By William Watts, MarketWatch
If there’s anything on the economic menu President Donald Trump desires nearly as much as lower interest rates, it’s probably a weaker U.S. dollar. The question for investors is how far will he go to get it.
Goldman Sachs on Thursday described outright currency-market intervention as a possibility, albeit a “low but rising risk.” Analyst Michael Cahill pointed to an increasing series of presidential tweets, comments and policy actions and proposals that have put U.S. currency policy back in the spotlight.
And while such a move would cut against policy norms that have been in place since around the mid-1990s (see chart below), “in a world where QE has become almost conventional, FX intervention is not a giant leap,” Cahill said in an email, referring to the quantitative easing, or QE, programs undertaken by major central banks in response to the global financial crisis.
In a note, Cahill said a move by the U.S. to sell dollars would be likely to spark a “sizable” market reaction, including a weaker U.S. currency, a stronger Japanese yen /zigman2/quotes/210561789/realtime/sampled USDJPY +0.1140% and weaker foreign risk assets — such as stocks and corporate debt.
Trump in recent weeks has complained on Twitter and in interviews that other countries and the eurozone have weakened their currencies to the disadvantage of U.S. exporters. It’s often been combined with complaints about the Federal Reserve’s refusal so far to lower interest rates. Trump last month directly criticized European Central Bank President Mario Draghi on Twitter after he opened the door to additional monetary stimulus for the eurozone.
On Wednesday, Bloomberg reported Trump has asked staff to search for ways to weaken the dollar.
In tweets on Thursday night, however, Trump bashed cryptocurrencies on Twitter, taking particular aim at Facebook’s plans for its Libra virtual currency, while praising the U.S. dollar as the “most dominant currency anywhere in the world.”
That said, Trump has long complained about the strength of the U.S. dollar — or more specifically, the weakness of rival currencies. And Cahill recalled that Treasury Secretary Steven Mnuchin caused a stir in 2018 when he suggested a softening of the U.S. government’s longstanding strong-dollar stance — a position many observers have argued went out the window with Trump’s inauguration.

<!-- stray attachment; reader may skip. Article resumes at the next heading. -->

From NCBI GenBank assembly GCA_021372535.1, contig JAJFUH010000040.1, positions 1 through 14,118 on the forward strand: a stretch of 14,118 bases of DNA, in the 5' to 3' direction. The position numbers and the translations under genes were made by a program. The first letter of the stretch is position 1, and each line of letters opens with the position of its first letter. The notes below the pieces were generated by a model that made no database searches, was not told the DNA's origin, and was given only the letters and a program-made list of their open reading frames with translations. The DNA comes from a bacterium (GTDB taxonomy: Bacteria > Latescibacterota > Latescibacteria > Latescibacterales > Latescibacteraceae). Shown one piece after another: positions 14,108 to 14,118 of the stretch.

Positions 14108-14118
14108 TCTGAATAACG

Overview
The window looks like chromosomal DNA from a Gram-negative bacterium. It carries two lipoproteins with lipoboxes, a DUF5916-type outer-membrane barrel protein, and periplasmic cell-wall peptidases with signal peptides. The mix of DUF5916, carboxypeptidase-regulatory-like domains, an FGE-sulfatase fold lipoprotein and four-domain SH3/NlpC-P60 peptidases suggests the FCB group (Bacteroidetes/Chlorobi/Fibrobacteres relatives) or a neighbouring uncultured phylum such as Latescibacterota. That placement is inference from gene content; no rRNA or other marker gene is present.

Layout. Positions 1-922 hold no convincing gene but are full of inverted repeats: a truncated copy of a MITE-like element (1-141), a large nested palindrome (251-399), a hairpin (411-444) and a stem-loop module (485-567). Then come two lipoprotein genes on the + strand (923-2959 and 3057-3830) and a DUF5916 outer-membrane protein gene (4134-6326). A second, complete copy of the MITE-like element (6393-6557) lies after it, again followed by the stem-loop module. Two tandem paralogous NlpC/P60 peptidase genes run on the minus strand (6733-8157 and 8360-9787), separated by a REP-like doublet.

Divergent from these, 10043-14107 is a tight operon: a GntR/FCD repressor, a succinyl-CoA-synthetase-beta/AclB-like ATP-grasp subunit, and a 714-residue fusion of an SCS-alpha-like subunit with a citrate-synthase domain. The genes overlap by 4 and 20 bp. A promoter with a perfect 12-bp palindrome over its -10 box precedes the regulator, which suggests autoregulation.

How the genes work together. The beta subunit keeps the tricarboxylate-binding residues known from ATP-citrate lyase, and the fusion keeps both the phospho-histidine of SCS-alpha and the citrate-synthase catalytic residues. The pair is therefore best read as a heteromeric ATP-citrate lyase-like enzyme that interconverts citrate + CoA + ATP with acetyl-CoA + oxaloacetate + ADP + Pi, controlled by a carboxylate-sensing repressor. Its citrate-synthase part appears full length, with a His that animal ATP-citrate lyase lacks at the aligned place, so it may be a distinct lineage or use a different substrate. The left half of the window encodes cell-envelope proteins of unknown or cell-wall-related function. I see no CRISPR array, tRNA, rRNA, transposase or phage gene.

In addition, Democratic presidential contender Elizabeth Warren unveiled a plan to more closely manage the U.S. dollar in an effort to create jobs.
Comments by Trump and actions by policy makers around the world have stirred fears of a potential “race to the bottom” as countries act to weaken their currencies against each other. A prolonged bout of undesirably low inflation across several economies can provide the conditions that lead to a so-called currency war, wrote Jane Foley, senior FX strategist at Rabobank, last month.
Cahill noted a number of operational concerns that could complicate efforts to intervene. It’s not clear, he said, if the Fed would participate. If the Treasury were forced to go it alone it wold limit the scale of intervention, though it would still likely have a significant market-moving effect. Most likely, the Fed would indeed defer to the Treasury, he said, noting that Powell has talked about the department’s traditional role as steward of exchange-rate policy.
There are also practical concerns, however, including the unlikelihood the international community would coordinate in an effort to weaken the dollar. Also, intervention against currencies of traditional trading allies, such as the euro area, would likely be seen as an escalation of international trade tensions. Attempts to intervene against the Chinese yuan would also run into issues, including the country’s capital controls and a limited number of investible assets.
Meanwhile, efforts to jawbone, or verbally pressure the dollar, to the downside appear to be fairly effective, Cahill said. That’s one reason why the risk of outright intervention appears fairly limited he said.
Meanwhile, he noted the U.S. has so far avoided some more provocative currency actions, such as formally naming any trading partner a currency manipulator. Meanwhile, the Fed’s move toward rate cuts should also serve to weaken the dollar, he said.
The ICE U.S. Dollar Index /zigman2/quotes/210598269/delayed DXY +0.19% , a measure of the U.S. currency against a basket of six major rivals, hit a nearly two-year high earlier this year but has since pulled back as rate-cut expectations mounted. The index fell 0.5% this week but remains up 0.7% for the year to date.